Tuesday, November 21, 2017

Creamed Corn Rolls

This is what I get for gloating about my whopping two days off.  More people quit before the new hires were on the schedule, so I'm pulling 45 hour weeks in 6 days.  Everyone is, but the point is that none of us should be working that much.  Next week it should start to get a little better, unless someone else quits.

Oh, and I caught a cold.  So yeah, a couple of long weeks.  For once, I'm glad I'm not hosting Thanksgiving.  I made a big pot of Spice Soup, heavy on the ginger root.  After a week, I'm feeling mostly better, at least well enough to feed myself.  All that salt from drive-thrus and Chinese food was taking its toll.  So I threw a pot of Baked Beans in the oven and went shopping.

I didn't want to have regular cornbread with the beans, and got it into my head to have a yeast bread flavored with a can of cream-style corn.  Surprisingly few recipes exist for it, so I took the lessons of recipes that weren't exactly what I had in mind and struck out on my own.  What I ended up with does not taste heavily of corn, just as challah does not taste heavily of egg.  It's a subtle richness, not an attack.

1 15 oz can cream-style corn
2 Tb butter
1-1/2 tsp yeast
2 Tb sugar
3-4 C flour
1/2 tsp salt
more butter for brushing

1.  Warm corn, butter, and sugar to 100º.  Butter does not need to melt.  Stir in yeast and let sit until it starts to get foamy, 5 minutes.

2.  In stand mixer, combine 2 C flour and the corn mixture with the paddle.  Beat into a thick batter for 2 minutes.  Add salt and half a cup of flour and beat again.  If still too soft to knead, add another half cup of flour.

3.  Turn out dough onto a floured board and knead until smooth, about 5 minutes, adding as little flour as necessary.  Turn over in an oiled bowl and let rise in a warm place until doubled, about 1 hour.

4.  Punch down dough and let rest 10 minutes.  With a scale, weigh out 2 oz rolls.  Round into balls and place in greased muffin pans.  I got 12 rolls and a mini-loaf out of my batch, which would have been 16 rolls.  Allow to rise again, 45 minutes.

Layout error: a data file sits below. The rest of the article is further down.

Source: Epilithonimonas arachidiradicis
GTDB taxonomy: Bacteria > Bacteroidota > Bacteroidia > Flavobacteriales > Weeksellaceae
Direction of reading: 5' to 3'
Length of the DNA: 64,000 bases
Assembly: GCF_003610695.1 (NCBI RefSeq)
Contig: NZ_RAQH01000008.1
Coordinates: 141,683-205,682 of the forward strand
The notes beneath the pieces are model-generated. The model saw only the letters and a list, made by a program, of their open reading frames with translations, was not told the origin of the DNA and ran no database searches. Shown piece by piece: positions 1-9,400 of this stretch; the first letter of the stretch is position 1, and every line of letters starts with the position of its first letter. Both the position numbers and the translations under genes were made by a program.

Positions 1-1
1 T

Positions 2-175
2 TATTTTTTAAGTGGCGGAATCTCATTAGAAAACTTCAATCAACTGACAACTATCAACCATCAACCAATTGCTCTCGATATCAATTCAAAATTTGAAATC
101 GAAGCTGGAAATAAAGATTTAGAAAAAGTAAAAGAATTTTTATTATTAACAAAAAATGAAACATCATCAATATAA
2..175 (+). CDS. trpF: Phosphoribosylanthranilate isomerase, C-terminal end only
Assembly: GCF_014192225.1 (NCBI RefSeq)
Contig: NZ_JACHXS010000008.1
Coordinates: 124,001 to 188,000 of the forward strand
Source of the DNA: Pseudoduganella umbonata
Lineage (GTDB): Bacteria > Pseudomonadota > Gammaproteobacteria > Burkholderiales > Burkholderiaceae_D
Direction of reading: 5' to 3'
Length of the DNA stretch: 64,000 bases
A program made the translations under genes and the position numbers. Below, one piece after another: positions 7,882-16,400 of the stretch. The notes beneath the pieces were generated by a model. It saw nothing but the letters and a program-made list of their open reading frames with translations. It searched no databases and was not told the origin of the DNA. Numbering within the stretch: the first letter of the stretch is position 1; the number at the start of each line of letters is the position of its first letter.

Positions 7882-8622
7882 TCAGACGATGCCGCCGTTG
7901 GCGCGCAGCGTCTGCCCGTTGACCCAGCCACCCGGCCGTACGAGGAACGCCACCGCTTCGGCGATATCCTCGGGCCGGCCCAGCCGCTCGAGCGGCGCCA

5.  Preheat oven to 350º.  Brush tops with melted butter and bake for 20 minutes, until lightly golden and crust has started to set.  Remove from pan as soon as they're cool enough to touch and they won't stick.  Cool on a rack thoroughly before freezing, or serve immediately.  I do recommend freezing any leftovers.  They will spoil at room temperature within a day or two because of the corn.

Makes about 16 rolls

Difficulty rating  :)

Saturday, November 18, 2017

Leftovers Salad

Admittedly, I had some pretty fantastic leftovers this day.  Pomegranate seeds, half a cucumber, green onion, and some sliced almonds.  I bought a small package of arugula on discount and cooked up some dried chickpeas from the pantry.  Drizzled with balsamic vinegar and grapeseed oil and rounded out with a bit of bread from the freezer, this main-dish salad cost me $2.50 for four servings.  Then I added a couple of pan-seared scallops on top because they were also on sale and I hadn't spent much on the rest of it.
I bring this up partly for a presentation topic and partly because most people are out spending a whole lot on groceries this week.  Using your leftovers to make salad, quiche, stew, soup, or casseroles will help you to recover from the spending spree.  Even those who aren't hosting tend to spend more because the sales are so good.

Just remember that any day can be "Thanksgiving" if you present the meal with care.  Even leftovers.

Wednesday, November 15, 2017

Pomegranate Bread

I really debated what to call this.  It's a naan bread recipe with a few additions, but baked in free-standing loaves instead of pan-fried.  It would have helped if the Internet was more forthcoming with a recipe to match what I wanted to make.  All of the pomegranate bread recipes I found were sweet quick breads.  Just because it isn't there doesn't mean it isn't worth trying.